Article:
When Danske Bank’s Estonian money laundering scandal exploded last autumn, other Nordic banks rushed to reassure investors that they were different.  This week’s dramatic events at Swedbank, the Swedish lender that is the biggest bank in the Baltic region, instead show that it is following a similar script to Danske, almost to the word. 

Birgitte Bonnesen, who was fired as chief executive by Swedbank’s board on Thursday, was previously head of the Baltic region for the bank, just as was Thomas Borgen, who was ousted as Danske’s CEO in October. Both reached the top in part thanks to the healthy profits the Baltics provided with questions now raised about whether some of that was based on illegal activity. 

What started off as a seemingly small affair has rapidly expanded to become one of the biggest money laundering scandals of all time. €200bn of questionable money from Russia and other ex-Soviet countries flowed through Danske’s Estonian branch over a decade while Swedbank had about €135bn of “high-risk non-resident” flows in the same Baltic country, according to Swedish public broadcaster SVT. 

Both banks are alleged to have been part of a system that allowed oligarchs and criminals from Russia and elsewhere to move money through their Baltic branches and into the western financial system.

Swedbank is facing questions about its alleged involvement in the Panama Papers and Russian Laundromat money laundering schemes, while Danske has been implicated in the Azeri Laundromat too.  Shareholders at both banks have questions about why the boards did not act sooner after such serious allegations. There has also been concern over the actions of Danish and Swedish regulators who both had close links to the two banks.  “You would have thought Swedbank would have learnt from the mistakes we made,” said one Danske executive.

Swedbank is now facing multiple regulatory probes just as Danske is. Swedish and Estonian financial supervisors are investigating the scandal. Most worrying for both banks is the interest of US regulators, given their record of imposing hefty fines. 

On top of this, the whole Nordic financial and political system is now in the spotlight.  Nordic countries have long topped rankings of the least corrupt countries and those with the most amount of trust in society.

Many are worried that this is being undermined by multiple scandals beyond even Danske and Swedbank.  “I think the most serious thing here is that trust is so important in the Nordics but it is invisible. I am scared that it has been damaged by the bank in ways we can’t see. We need to take that incredibly seriously,” said one senior Danske official. Anders Karlsson, Swedbank’s acting chief executive, told the annual meeting on Thursday: “Today our trust has been dented . . . We need to focus on rebuilding trust.”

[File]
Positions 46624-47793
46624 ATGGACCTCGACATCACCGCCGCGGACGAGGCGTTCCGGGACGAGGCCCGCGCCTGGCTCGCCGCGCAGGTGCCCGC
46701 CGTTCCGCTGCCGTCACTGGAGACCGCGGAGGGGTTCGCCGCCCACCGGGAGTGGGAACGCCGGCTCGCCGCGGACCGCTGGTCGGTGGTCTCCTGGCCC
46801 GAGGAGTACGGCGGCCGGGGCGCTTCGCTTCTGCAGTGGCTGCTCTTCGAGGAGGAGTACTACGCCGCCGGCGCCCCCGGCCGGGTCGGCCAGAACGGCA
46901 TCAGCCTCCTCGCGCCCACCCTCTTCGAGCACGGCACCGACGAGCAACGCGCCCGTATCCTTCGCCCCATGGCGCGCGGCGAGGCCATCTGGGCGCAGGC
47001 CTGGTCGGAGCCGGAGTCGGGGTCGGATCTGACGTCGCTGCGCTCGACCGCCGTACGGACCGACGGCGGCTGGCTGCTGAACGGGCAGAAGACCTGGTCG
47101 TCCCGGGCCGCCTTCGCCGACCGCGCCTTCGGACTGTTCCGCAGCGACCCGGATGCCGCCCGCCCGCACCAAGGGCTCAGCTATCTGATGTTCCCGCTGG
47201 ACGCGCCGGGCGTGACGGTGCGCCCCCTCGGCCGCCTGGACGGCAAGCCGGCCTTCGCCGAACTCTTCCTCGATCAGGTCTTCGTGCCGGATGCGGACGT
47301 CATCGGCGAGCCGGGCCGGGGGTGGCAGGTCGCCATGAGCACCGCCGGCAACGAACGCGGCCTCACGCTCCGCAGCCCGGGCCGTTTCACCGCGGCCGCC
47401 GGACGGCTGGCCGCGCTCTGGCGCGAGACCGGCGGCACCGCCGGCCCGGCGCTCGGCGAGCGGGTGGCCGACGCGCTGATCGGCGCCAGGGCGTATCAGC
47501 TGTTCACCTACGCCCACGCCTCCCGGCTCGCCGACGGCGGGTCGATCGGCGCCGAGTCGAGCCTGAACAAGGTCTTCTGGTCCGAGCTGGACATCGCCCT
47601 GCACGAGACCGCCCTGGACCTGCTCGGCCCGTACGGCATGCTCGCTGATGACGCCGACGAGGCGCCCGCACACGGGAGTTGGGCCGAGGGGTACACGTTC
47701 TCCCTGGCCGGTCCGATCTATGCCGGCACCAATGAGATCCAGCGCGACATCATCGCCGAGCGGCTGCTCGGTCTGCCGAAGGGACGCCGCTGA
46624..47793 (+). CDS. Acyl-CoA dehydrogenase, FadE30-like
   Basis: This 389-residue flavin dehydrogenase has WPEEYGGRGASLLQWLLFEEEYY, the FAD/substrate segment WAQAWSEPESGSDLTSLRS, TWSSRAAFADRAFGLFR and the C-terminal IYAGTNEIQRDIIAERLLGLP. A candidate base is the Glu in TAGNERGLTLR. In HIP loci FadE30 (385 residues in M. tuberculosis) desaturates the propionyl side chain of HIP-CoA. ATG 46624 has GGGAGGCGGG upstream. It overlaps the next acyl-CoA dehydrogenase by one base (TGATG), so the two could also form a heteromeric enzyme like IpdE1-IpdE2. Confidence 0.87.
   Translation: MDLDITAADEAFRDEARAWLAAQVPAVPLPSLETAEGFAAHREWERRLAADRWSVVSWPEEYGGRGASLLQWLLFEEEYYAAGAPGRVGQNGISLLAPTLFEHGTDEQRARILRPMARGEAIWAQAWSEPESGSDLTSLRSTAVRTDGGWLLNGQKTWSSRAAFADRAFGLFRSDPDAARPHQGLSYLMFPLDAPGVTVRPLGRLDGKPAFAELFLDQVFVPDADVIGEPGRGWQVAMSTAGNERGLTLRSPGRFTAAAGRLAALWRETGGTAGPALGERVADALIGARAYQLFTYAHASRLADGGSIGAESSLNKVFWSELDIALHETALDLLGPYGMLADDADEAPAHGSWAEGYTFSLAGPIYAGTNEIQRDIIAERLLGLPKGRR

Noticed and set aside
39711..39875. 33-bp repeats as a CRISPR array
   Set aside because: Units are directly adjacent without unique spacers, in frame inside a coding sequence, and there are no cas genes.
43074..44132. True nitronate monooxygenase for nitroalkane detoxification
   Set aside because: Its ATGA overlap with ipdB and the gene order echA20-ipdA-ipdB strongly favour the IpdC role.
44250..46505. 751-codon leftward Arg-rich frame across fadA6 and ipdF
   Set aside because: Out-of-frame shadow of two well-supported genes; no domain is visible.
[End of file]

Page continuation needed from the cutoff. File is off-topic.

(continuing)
There are specific questions about the clubby nature of banks and their regulators in both countries. Sweden’s top financial regulator Erik Thedéen, head of the Financial Supervisory Authority has recused himself from dealing with Swedbank due to his friendship with one of the bank’s directors.

The former chair of Denmark’s regulator until last May was a former finance director of Danske. The communication style of both banks has been severely criticised, with shareholders querying how seriously the lenders take the allegations months after the scandals broke. Johan Sidenmark, chief executive of pension fund AMF, is one of Swedbank’s largest investors, pointedly told the Swedbank annual meeting: “It’s very important that the board of directors tell us they understand the seriousness of the situation.”

Swedbank’s leadership conceded it might have made communications mistakes having long downplayed that it had any problems with money laundering. “Perhaps we need to explain things in a better way,” said Mr Karlsson.

But just as in the Danske case, there were concerns over whether Swedbank has fully grasped the seriousness of the allegations. There was no apology for the scandal itself from Mr Karlsson, who was chief risk officer at Swedbank from 2013 until 2016, but he said the bank had “overestimated” the knowledge of what money laundering was among the public. “We [banks] cannot stand alone in the fight against this criminality. We need to work together,” he added. 

Swedbank chairman Lars Idermark declined to comment on why it had not heeded the lessons from Danske: “Of course, we have discussed that in the board but it’s not possible for me to discuss that just now.”  For all their similarities, there is one big difference between Danske and Swedbank. The Swedish bank is a much bigger presence in the Baltics, being the largest bank in Estonia, Latvia and Lithuania.

Regulators in Estonia and Latvia have expressed their concerns that Swedbank and SEB the two remaining Nordic banks present in the region in a big way could be forced to withdraw from their countries due to the fallout.

Mr Karlsson reiterated on Thursday that Swedbank had “no plans to reduce our presence in the Baltics”.

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